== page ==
TortsProf Blog

Editor: Christopher J. Robinette
Southwestern Law School

Monday, December 13, 2021

No-Fault, Traditional Auto Insurance, and Reform

NPR's Bill Chappell has a story on Michigan providing a $400 refund to Michigan drivers for each vehicle that they own.  Refunds were possible because the legislature instituted reforms last year that saved Michiganders a lot of money on auto insurance.  Michigan is one of approximately a dozen states that retains some form of no-fault auto insurance law.  For years, Michigan has also had the highest auto insurance rates in the nation.  The major reform allowed drivers to choose how much personal injury protection medical coverage they want when they purchase or renew a policy.  

In this post, I don't intend to advocate for no-fault auto insurance.  Jeffrey O'Connell, my torts professor, mentor, and friend, was the co-author of the work that led to no-fault laws.  Despite my respect and affection for him, I don't support passing traditional no-fault laws.  The choice no-fault plans he embraced later in life are appealing, but I am not advocating for those in this post either.  Nor do I necessarily oppose the reform passed in Michigan.  Auto insurance cannot be prohibitively expensive, something Jeffrey himself believed wholeheartedly.  

My point is a more modest one.  Saying Michigan has the highest auto insurance rates in the nation is not an apples-to-apples comparision.  First, everyone injured in a no-fault system receives compensation, regardless of whether they were at fault.  So all Michiganders are protected from injuries in auto accidents.  Second, Michigan is the only state that, until the 2020 reform, required drivers to purchase lifetime medical benefits.  Anyone injured in an auto accident in Michigan would have all of their health care needs provided for the rest of their lives.  The situation is very different in other states.  In both Pennsylvania, where I lived for 18 years, and California, where I live now, someone injured in an auto accident could receive as little as $15,000 from an at-fault driver.  The $15,000 amount is the mandatory minimum amount of liability insurance required for bodily injuries to a single person.  That is not half the cost of a helicopter ride to the hospital.  Technically, the driver is personally liable for all costs above insurance coverage, but it is rare they have the assets for that.  One of the bigger problems with tort law for auto accidents is that smaller claims tend to be overcompensated and larger claims tend to be undercompensated, sometimes dramatically so.  So, although Michiganders paid more for auto insurance, they received a lot more protection.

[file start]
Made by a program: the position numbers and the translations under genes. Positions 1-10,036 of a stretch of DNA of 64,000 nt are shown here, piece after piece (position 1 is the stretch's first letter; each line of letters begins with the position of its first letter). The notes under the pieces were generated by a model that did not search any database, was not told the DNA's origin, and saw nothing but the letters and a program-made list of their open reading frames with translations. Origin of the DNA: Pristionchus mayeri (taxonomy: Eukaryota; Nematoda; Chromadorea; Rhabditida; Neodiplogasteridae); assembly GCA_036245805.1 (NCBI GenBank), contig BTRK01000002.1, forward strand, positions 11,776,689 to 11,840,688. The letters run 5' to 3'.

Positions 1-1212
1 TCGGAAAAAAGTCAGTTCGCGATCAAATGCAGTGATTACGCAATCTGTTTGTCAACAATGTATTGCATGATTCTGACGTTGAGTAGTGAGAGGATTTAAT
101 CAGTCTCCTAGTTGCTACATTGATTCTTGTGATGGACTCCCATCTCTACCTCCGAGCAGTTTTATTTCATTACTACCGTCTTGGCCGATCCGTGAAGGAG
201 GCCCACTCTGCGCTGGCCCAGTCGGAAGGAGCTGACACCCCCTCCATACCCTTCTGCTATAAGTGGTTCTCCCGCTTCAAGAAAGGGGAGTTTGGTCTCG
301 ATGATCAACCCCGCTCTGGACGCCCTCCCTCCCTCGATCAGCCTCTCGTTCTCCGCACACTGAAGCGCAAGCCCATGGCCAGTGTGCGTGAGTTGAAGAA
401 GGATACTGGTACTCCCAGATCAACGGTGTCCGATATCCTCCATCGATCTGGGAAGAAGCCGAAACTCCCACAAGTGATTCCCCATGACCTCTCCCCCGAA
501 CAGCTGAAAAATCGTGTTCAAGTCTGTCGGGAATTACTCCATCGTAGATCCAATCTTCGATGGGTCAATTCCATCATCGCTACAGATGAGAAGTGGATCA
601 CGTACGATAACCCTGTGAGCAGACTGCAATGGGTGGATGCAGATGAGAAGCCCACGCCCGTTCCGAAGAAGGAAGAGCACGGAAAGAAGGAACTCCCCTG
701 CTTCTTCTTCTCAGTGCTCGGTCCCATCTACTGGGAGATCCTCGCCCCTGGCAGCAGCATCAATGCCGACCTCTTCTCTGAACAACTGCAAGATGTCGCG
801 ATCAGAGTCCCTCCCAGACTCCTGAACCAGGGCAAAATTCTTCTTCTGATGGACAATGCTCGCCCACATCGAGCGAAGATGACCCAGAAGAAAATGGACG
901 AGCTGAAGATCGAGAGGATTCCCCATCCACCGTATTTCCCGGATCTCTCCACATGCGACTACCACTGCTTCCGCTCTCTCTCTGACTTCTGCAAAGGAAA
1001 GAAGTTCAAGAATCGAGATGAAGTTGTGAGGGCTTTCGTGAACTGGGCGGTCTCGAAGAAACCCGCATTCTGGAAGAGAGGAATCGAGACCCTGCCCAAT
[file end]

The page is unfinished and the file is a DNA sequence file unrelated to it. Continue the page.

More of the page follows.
Again, I am not arguing the reform was a mistake.  If the costs are too high, it may not be reasonable to require such levels of protection.  (Though, undoubtedly, there will be those who rue the change.)  But if lifetime medical coverage is too high, surely $15,000 is too low.  Those states requiring only $15,000, or even $25,000, of liability insurance per person for physical injuries need to review those laws and consider changing them.  (For an article specific to Pennsylvania, but applicable more broadly, see here.)  You can, and should, protect yourself using UM/UIM and medical insurance, but so many people do not or cannot understand the need to do so.   With auto accident deaths rising again, now is an excellent time to reconsider the minimum auto insurance requirements.

Thanks to Sheila Scheuerman for the tip.

Legislation, Reforms, & Political News | Permalink


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